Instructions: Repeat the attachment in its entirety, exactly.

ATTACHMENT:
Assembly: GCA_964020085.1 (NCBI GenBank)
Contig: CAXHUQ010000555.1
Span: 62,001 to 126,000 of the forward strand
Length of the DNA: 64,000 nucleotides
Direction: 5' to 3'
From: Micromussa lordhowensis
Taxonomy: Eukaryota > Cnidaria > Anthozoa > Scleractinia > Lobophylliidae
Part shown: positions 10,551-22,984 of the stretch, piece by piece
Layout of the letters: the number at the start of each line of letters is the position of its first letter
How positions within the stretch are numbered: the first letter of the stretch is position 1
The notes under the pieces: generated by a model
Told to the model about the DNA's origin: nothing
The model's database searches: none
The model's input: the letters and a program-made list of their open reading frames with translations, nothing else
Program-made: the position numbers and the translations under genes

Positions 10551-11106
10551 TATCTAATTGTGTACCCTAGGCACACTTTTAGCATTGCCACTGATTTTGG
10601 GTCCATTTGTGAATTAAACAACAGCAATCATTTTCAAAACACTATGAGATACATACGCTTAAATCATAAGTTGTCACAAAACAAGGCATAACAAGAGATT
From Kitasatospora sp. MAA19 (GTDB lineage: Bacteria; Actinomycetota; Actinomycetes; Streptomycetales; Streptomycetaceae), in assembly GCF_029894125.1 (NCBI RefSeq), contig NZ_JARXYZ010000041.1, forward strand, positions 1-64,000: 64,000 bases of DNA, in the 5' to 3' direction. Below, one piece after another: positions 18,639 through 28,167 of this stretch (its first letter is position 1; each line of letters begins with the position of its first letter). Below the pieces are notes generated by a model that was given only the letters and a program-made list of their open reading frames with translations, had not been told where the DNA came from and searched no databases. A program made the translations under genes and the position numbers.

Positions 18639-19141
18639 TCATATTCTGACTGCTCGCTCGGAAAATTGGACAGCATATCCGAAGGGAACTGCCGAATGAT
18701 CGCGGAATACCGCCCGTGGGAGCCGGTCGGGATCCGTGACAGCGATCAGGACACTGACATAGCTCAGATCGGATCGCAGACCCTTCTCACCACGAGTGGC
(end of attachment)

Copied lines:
Assembly: GCA_964020085.1 (NCBI GenBank)
Contig: CAXHUQ010000555.1
Span: 62,001 to 126,000 of the forward strand
Length of the DNA: 64,000 nucleotides
Direction: 5' to 3'
From: Micromussa lordhowensis
Taxonomy: Eukaryota > Cnidaria > Anthozoa > Scleractinia > Lobophylliidae
Part shown: positions 10,551-22,984 of the stretch, piece by piece
Layout of the letters: the number at the start of each line of letters is the position of its first letter
How positions within the stretch are numbered: the first letter of the stretch is position 1
The notes under the pieces: generated by a model
Told to the model about the DNA's origin: nothing
The model's database searches: none
The model's input: the letters and a program-made list of their open reading frames with translations, nothing else
Program-made: the position numbers and the translations under genes

Positions 10551-11106
10551 TATCTAATTGTGTACCCTAGGCACACTTTTAGCATTGCCACTGATTTTGG
10601 GTCCATTTGTGAATTAAACAACAGCAATCATTTTCAAAACACTATGAGATACATACGCTTAAATCATAAGTTGTCACAAAACAAGGCATAACAAGAGATT
From Kitasatospora sp. MAA19 (GTDB lineage: Bacteria; Actinomycetota; Actinomycetes; Streptomycetales; Streptomycetaceae), in assembly GCF_029894125.1 (NCBI RefSeq), contig NZ_JARXYZ010000041.1, forward strand, positions 1-64,000: 64,000 bases of DNA, in the 5' to 3' direction. Below, one piece after another: positions 18,639 through 28,167 of this stretch (its first letter is position 1; each line of letters begins with the position of its first letter). Below the pieces are notes generated by a model that was given only the letters and a program-made list of their open reading frames with translations, had not been told where the DNA came from and searched no databases. A program made the translations under genes and the position numbers.

Positions 18639-19141
18639 TCATATTCTGACTGCTCGCTCGGAAAATTGGACAGCATATCCGAAGGGAACTGCCGAATGAT
18701 CGCGGAATACCGCCCGTGGGAGCCGGTCGGGATCCGTGACAGCGATCAGGACACTGACATAGCTCAGATCGGATCGCAGACCCTTCTCACCACGAGTGGC